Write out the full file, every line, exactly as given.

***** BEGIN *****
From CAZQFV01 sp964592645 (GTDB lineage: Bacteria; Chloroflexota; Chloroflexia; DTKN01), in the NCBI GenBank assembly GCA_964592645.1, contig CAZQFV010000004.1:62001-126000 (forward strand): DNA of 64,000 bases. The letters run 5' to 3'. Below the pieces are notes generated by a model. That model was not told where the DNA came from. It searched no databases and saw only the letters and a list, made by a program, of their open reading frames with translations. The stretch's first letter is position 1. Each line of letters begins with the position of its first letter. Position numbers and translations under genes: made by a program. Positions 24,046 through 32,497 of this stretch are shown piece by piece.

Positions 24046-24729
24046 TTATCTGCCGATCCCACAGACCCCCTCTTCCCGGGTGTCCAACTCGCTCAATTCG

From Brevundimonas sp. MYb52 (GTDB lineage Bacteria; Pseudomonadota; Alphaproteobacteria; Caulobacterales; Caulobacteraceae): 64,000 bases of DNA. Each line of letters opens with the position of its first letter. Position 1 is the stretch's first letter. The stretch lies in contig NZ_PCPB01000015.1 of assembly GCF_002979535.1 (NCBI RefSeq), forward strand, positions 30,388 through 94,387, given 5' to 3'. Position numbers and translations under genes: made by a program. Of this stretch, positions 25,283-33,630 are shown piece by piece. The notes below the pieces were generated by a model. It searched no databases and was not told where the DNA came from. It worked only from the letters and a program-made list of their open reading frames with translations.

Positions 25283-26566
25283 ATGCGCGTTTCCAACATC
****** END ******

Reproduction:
From CAZQFV01 sp964592645 (GTDB lineage: Bacteria; Chloroflexota; Chloroflexia; DTKN01), in the NCBI GenBank assembly GCA_964592645.1, contig CAZQFV010000004.1:62001-126000 (forward strand): DNA of 64,000 bases. The letters run 5' to 3'. Below the pieces are notes generated by a model. That model was not told where the DNA came from. It searched no databases and saw only the letters and a list, made by a program, of their open reading frames with translations. The stretch's first letter is position 1. Each line of letters begins with the position of its first letter. Position numbers and translations under genes: made by a program. Positions 24,046 through 32,497 of this stretch are shown piece by piece.

Positions 24046-24729
24046 TTATCTGCCGATCCCACAGACCCCCTCTTCCCGGGTGTCCAACTCGCTCAATTCG

From Brevundimonas sp. MYb52 (GTDB lineage Bacteria; Pseudomonadota; Alphaproteobacteria; Caulobacterales; Caulobacteraceae): 64,000 bases of DNA. Each line of letters opens with the position of its first letter. Position 1 is the stretch's first letter. The stretch lies in contig NZ_PCPB01000015.1 of assembly GCF_002979535.1 (NCBI RefSeq), forward strand, positions 30,388 through 94,387, given 5' to 3'. Position numbers and translations under genes: made by a program. Of this stretch, positions 25,283-33,630 are shown piece by piece. The notes below the pieces were generated by a model. It searched no databases and was not told where the DNA came from. It worked only from the letters and a program-made list of their open reading frames with translations.

Positions 25283-26566
25283 ATGCGCGTTTCCAACATC